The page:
This is one of the cheapest ways to buy a casket. The deacons of a church can use it to save the family a lot of money and help provide a means of catharsis for the surviving family members…
Selling caskets is a lucrative business. The casket may be the largest component of the entire funeral budget. By reducing this cost as much as possible, a family can have a significant impact on the overall cost of the funeral. According to the US Federal Trade Commission:
A casket often is the single most expensive item you’ll buy if you plan a “traditional” full-service funeral. Caskets vary widely in style and price and are sold primarily for their visual appeal. Typically, they’re constructed of metal, wood, fiberboard, fiberglass or plastic. Although an average casket costs slightly more than $2,000, some mahogany, bronze or copper caskets sell for as much as $10,000.
There are much cheaper ways.
The cheapest caskets are made out of pine wood. You can get them for under $300 at sites like this.
You can also get pine casket kits from a site like Casket Builder Supply for $500:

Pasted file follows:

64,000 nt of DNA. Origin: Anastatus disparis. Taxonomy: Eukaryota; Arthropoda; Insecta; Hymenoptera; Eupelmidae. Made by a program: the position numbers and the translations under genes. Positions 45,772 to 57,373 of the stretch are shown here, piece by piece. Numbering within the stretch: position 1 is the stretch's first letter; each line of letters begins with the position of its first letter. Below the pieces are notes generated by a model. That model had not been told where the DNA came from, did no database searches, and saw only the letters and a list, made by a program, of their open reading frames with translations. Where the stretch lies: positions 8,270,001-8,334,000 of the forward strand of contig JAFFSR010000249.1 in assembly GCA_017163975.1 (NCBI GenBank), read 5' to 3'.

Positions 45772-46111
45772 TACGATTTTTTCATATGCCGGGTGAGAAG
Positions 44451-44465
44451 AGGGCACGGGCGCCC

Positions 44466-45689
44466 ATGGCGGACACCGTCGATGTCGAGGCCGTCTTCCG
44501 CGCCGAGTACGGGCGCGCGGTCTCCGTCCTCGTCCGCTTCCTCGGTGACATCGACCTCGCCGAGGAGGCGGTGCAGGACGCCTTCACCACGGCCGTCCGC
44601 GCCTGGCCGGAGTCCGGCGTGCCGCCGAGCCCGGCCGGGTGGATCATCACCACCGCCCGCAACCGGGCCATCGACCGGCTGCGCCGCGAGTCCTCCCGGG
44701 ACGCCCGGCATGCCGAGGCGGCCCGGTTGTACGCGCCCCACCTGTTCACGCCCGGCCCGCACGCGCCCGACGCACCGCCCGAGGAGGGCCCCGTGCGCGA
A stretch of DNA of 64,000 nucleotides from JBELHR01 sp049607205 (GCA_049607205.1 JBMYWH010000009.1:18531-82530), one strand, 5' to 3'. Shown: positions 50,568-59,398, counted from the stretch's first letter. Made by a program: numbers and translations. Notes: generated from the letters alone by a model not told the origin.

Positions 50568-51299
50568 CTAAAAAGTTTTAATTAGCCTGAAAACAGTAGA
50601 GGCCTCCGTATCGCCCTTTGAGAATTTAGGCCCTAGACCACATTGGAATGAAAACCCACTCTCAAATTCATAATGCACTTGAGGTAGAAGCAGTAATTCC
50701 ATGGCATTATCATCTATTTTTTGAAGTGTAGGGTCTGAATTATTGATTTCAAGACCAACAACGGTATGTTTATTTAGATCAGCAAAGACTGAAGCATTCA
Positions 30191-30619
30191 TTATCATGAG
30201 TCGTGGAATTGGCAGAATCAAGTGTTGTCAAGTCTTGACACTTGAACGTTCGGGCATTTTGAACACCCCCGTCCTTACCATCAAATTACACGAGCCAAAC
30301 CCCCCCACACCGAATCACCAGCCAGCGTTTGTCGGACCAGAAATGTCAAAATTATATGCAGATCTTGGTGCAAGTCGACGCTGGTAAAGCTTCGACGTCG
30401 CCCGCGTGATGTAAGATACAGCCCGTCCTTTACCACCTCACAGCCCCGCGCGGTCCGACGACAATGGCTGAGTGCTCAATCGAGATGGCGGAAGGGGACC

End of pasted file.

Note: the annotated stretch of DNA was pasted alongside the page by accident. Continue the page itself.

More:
According to the site, it includes instructions and screws. It can be assembled in about an hour. The site includes photos of the assembly process. It doesn’t come with handles, but you can use a cheap rope to make a nice looking set of handles or buy metal handles for cheap.
Churches could stock one or two of these kits and offer them to families for free as a way to save them a lot of money. The kits won’t take up much storage space.
The deacons or friends and family can assemble the kits. This can be a cathartic process for those in grief. It can provide an opportunity for friends and family members to come together and share old stories and good memories.
By donating a $500 pine casket kit to a member family, the church could help the family save $2,000 or more on their funeral.
For more options, do a Google search for “pine casket kits“.
Getting a cheap casket is crucial to keeping down funeral costs. Stocking a few simple pine casket assembly kits is likely not a large expense for the church. There may be members willing to donate them. The family does not need to bury their loved one in an expensive casket.
“For dust you are, and to dust you will return” (Genesis 3:19).
If the diaconate thinks this is a good idea, you need to also come up with a plan to communicate the information to the congregation.
It would be a good idea to generate a sign-up list. This will also help get member families thinking ahead about their funeral plans.